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When I hung out in Berkeley, California in the early 70's, my "Bible" was Be Here Now, a new age opus penned by Baba Ram Dass (a.k.a. Richard Alpert - LSD sidekick of Timothy Leary).  In what I thought was one of his most profound chapters, Alpert wrote of the necessity of transcending the world of "Yin-yang opposites."   In relating to his counter-culture audience, he included a brilliant illustration: cut-out paper-doll clothing, half of it police uniforms and half hippie attire.  His point was not only that the externals were interchangeable for individual humans, but more specifically that the extremes of "pigs" and "freaks" had produced the necessity for their opposites in dynamic tension.

I didn't notice at the time that this is what the "father of modern philosophy," Hegel, termed "the dialectic": thesis and antithesis yearning for a transcending synthesis.  (Of course, disheartening in Hegel's system, the "synthesis" only becomes the new thesis that will inevitably call forth its own anti-type, and so on ad infinitum.   And in truth, to a great extent our fallen world seems to "progress" this way.)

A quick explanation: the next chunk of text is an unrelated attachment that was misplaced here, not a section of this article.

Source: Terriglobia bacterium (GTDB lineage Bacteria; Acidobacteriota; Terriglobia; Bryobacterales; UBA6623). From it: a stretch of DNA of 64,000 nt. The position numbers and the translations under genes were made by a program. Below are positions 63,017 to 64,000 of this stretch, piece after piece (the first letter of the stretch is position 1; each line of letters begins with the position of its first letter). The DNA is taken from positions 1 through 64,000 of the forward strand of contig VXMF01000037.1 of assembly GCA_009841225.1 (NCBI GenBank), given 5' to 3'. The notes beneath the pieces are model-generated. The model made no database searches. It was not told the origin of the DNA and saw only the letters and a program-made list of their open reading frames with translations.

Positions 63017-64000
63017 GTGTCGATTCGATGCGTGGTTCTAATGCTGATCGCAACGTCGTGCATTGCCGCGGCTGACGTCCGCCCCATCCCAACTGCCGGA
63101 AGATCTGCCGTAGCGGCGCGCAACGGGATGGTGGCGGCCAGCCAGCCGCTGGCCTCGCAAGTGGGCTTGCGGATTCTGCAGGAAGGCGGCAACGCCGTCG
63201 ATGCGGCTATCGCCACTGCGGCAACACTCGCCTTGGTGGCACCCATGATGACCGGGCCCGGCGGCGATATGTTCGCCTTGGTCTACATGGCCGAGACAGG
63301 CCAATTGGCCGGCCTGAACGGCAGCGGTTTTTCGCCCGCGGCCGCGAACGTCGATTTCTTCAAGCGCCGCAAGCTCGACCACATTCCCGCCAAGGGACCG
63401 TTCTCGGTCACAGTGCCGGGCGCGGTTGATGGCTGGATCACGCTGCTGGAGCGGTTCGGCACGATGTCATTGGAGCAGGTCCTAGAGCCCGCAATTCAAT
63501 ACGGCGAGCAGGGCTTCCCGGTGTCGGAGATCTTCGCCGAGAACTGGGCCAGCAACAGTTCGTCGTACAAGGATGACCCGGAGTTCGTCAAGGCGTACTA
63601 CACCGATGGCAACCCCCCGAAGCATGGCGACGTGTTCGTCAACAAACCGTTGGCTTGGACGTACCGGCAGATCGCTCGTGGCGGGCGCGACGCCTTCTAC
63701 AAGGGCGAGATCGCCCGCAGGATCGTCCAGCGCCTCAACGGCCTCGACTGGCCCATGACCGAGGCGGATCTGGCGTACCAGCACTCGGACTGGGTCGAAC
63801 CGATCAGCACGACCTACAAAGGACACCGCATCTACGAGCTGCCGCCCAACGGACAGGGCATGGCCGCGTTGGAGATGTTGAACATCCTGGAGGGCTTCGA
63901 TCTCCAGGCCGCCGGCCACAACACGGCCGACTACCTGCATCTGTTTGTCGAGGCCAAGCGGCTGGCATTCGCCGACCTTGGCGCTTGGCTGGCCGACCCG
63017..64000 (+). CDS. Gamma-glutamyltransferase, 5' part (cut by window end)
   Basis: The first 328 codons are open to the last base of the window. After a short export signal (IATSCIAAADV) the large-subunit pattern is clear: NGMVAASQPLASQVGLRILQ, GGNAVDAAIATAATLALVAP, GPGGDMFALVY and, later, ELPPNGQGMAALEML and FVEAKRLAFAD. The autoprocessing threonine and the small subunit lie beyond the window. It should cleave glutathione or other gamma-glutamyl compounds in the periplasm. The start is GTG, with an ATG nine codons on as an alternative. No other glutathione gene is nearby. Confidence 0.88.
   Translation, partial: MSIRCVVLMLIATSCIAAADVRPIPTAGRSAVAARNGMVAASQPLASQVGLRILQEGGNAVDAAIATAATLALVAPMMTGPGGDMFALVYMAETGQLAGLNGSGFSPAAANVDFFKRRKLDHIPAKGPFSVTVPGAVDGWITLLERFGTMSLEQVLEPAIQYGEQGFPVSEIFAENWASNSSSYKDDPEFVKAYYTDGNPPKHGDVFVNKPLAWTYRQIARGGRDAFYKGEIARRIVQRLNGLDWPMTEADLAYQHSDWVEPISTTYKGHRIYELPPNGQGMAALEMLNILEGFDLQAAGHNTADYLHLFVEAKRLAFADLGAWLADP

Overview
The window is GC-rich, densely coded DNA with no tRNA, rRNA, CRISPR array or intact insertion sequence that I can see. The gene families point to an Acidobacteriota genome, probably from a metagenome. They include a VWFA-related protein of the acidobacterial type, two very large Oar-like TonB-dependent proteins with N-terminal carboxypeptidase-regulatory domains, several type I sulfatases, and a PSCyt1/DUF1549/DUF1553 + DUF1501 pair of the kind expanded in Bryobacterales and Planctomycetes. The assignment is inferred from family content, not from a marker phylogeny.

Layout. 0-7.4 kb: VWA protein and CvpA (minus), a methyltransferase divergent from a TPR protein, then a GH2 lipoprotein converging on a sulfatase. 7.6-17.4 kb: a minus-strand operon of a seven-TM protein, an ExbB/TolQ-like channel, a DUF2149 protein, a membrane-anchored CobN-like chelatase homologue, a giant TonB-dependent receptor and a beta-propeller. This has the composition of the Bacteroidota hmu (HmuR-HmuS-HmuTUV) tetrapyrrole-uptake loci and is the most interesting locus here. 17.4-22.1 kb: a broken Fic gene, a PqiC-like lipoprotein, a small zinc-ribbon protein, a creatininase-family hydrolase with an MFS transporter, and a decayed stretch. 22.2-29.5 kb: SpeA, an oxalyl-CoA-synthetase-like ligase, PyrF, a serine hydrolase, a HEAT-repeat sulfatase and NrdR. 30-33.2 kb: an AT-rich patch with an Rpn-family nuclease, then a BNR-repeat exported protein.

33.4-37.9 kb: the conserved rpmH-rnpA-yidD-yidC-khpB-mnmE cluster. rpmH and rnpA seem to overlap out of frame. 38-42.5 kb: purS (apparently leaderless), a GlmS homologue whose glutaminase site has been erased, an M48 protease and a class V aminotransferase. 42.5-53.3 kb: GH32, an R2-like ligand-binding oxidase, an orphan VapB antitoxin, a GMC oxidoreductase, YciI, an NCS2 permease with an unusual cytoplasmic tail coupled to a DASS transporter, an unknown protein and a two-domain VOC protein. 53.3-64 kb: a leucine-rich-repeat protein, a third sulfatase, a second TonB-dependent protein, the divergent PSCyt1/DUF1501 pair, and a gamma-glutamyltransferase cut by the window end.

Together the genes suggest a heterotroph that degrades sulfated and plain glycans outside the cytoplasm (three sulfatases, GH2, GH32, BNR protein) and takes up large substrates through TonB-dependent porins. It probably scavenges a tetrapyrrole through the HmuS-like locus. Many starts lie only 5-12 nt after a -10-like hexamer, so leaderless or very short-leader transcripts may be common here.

Part of Alpert's vision of "the way things work" included Carl G. Jung's concept of psychological "projection."  In other words, "the pigs" were projecting  (and hating) their own repressed "shadow-side" onto the unruly, unkempt "freaks," while the latter were projecting their own unconscious (but hated) desire for cleanliness and order onto the "blue meanies."    The bottom line of this mutual-projection dilemma was that, really, on a higher level - if each could only get in touch with his own "wholeness" - the police and the hippies were so much alike they were essentially interchangeable!

 Now how does this sort of perceptual overlay - which I believe is becoming more rather than less widespread - impact our world today?